Carmen McKee said she just wanted to create a space in the city where people could connect with nature, relax and maybe learn how to use edible plants in their own yards.
With the help of a group of volunteers and the permission of the Gary property’s owners, in 2019 she began reclaiming the overgrown exterior space of the former U.S. Army Reserve building at 3510 W. 15th Ave., to do just that.
Today the space is home to Oases Botanical Gardens and McKee, of Gary, said the next step is making the spot an agritourism destination.
“We are a garden of themed gardens,” McKee said.
Each garden space at the site focuses on a different food source. All of the plants in the gardens are organic and are edible, down to the roses.
Along with edible flowers, herbs, garlic and vegetables such as hot peppers, volunteers also have planted native nut and fruit trees including persimmon, hazel nut, serviceberry, pecan and plum.
McKee said organizers want the public to be able to come to the garden, sit down and have lunch, read a book or just enjoy the gardens in bloom. They also want visitors to learn about how they can eat what is growing.
Flower petals from cosmos, asters, zinnia, roses and geraniums are among the many edible flowers populating the gardens. While every flower at Oases is edible, she said home gardeners do need to be careful.
“You have to make sure you have the right varieties,” McKee said.
Education is a big component of the garden, which conducts various programming throughout the year about gardening and edible plants and hosts different youth groups and churches for tours. She said helping people make the connection to where their food comes is important.
“Some kids have never eaten beans off the vine,” McKee said.
Visitors to the garden can learn how to pollinate plants in the absence of pollinating insects, how to grow sweet potato plants from an organic sweet potato, and how to build gardens using everyday items.
Last year was the first year they grew organic peanuts at the garden. At the end of the 2021 growing season McKee said they made popcorn the old-fashioned way from the glass gem corn they had grown as well as some corn meal.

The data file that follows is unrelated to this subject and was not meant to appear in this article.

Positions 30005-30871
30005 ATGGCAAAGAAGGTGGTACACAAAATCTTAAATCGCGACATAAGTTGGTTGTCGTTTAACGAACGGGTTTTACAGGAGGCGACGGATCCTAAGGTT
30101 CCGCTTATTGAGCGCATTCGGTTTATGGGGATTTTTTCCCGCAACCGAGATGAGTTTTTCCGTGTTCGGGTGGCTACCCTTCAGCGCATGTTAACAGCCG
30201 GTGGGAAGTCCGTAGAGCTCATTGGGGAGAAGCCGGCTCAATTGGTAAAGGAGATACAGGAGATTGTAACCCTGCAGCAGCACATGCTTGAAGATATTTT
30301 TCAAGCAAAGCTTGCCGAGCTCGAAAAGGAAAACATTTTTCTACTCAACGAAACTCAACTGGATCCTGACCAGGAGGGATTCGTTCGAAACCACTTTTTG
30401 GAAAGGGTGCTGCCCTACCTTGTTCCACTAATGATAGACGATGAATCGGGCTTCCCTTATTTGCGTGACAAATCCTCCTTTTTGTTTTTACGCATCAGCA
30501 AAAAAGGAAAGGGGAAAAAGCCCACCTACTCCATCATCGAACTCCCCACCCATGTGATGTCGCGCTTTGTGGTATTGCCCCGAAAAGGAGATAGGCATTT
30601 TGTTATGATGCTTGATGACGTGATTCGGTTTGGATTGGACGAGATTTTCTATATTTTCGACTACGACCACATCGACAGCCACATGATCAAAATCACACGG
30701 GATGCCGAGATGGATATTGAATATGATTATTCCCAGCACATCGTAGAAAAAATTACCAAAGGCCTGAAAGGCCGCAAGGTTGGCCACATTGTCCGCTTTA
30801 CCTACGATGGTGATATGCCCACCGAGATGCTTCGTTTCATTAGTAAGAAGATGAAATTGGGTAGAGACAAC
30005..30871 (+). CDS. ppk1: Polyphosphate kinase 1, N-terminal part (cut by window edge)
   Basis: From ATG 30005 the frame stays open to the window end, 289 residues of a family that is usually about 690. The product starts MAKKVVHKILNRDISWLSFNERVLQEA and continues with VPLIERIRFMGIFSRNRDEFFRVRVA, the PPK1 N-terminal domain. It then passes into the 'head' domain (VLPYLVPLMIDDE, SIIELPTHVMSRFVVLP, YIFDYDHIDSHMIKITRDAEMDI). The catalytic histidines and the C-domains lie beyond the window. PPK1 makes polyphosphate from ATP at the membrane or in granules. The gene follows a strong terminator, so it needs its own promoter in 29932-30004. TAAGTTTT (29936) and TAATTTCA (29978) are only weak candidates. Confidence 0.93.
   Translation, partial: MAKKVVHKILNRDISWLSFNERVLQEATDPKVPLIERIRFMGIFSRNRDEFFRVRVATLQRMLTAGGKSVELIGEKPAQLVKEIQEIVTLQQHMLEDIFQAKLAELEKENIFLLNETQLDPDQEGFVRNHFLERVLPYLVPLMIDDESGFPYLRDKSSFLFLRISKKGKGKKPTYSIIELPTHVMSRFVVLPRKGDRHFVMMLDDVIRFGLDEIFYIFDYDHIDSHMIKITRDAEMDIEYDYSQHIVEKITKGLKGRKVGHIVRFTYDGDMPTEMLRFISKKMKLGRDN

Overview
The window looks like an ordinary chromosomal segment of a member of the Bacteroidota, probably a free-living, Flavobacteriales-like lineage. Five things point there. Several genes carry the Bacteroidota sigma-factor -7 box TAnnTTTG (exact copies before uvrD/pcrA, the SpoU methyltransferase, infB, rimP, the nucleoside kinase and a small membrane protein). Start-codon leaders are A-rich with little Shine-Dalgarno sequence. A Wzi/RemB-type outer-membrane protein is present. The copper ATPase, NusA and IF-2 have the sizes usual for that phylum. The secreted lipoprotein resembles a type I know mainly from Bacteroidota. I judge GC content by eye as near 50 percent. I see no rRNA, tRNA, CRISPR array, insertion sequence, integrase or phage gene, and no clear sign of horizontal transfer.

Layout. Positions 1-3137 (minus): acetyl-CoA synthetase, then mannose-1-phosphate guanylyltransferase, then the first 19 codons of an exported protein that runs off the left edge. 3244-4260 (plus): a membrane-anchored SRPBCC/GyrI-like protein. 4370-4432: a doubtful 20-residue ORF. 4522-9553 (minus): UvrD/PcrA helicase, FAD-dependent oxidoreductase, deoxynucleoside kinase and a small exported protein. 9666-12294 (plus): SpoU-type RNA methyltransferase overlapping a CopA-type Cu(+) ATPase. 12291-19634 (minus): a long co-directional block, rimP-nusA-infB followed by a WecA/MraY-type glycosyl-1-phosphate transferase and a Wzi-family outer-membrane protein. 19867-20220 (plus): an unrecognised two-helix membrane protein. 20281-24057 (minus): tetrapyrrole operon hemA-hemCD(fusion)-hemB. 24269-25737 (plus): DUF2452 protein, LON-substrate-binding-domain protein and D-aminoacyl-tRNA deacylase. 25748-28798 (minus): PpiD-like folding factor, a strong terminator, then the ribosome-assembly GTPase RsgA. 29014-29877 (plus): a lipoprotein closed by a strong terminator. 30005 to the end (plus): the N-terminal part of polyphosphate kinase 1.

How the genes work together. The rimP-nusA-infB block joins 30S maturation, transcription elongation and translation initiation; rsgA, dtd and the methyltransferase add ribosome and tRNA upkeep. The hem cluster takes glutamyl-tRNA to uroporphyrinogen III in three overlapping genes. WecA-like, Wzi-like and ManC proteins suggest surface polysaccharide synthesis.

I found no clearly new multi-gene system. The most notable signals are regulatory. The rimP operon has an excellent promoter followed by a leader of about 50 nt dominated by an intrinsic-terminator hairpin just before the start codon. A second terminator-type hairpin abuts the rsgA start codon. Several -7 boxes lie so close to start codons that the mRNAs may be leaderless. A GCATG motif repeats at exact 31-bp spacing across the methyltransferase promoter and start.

That first year was dedicated to clean up, McKee said. The city assisted in the effort, removing four truckloads of yard waste debris, to help create a space where the themed garden patches would be created.
McKee said when work began at the site, neighbors and particularly veterans, were curious what was happening. She said volunteers were routinely approached by veterans asking if the U.S. flag once again would fly in front of the building.
Instead, McKee said volunteers created a patriotic garden at the entrance to the facility, featuring a flag made of red, white and blue flowers.
“We wanted to be able to do something,” McKee said.
Oases Botanical Gardens also will be a site for the Lake County Eats Local farmers market program. The first Farmers Market there is scheduled May 26.
Donna Catalano, community development director with Legacy Foundation, said the Lake County Eats Local program is a partnership between the The Legacy Foundation, NWI Food Council, Purdue University Cooperative Extension, City of Gary Department of Environmental Affairs/Green Urbanism and the City of East Chicago that aims to bring sustainable farmers markets to the two cities.
The program is designed to address high rates of food insecurity and limited access to fresh food in areas identified as “food deserts,” she said. The program is funded by the U.S. Department of Agriculture Farmers Market Promotional Program.
Carrie Napoleon is a freelance reporter for the Post-Tribune.
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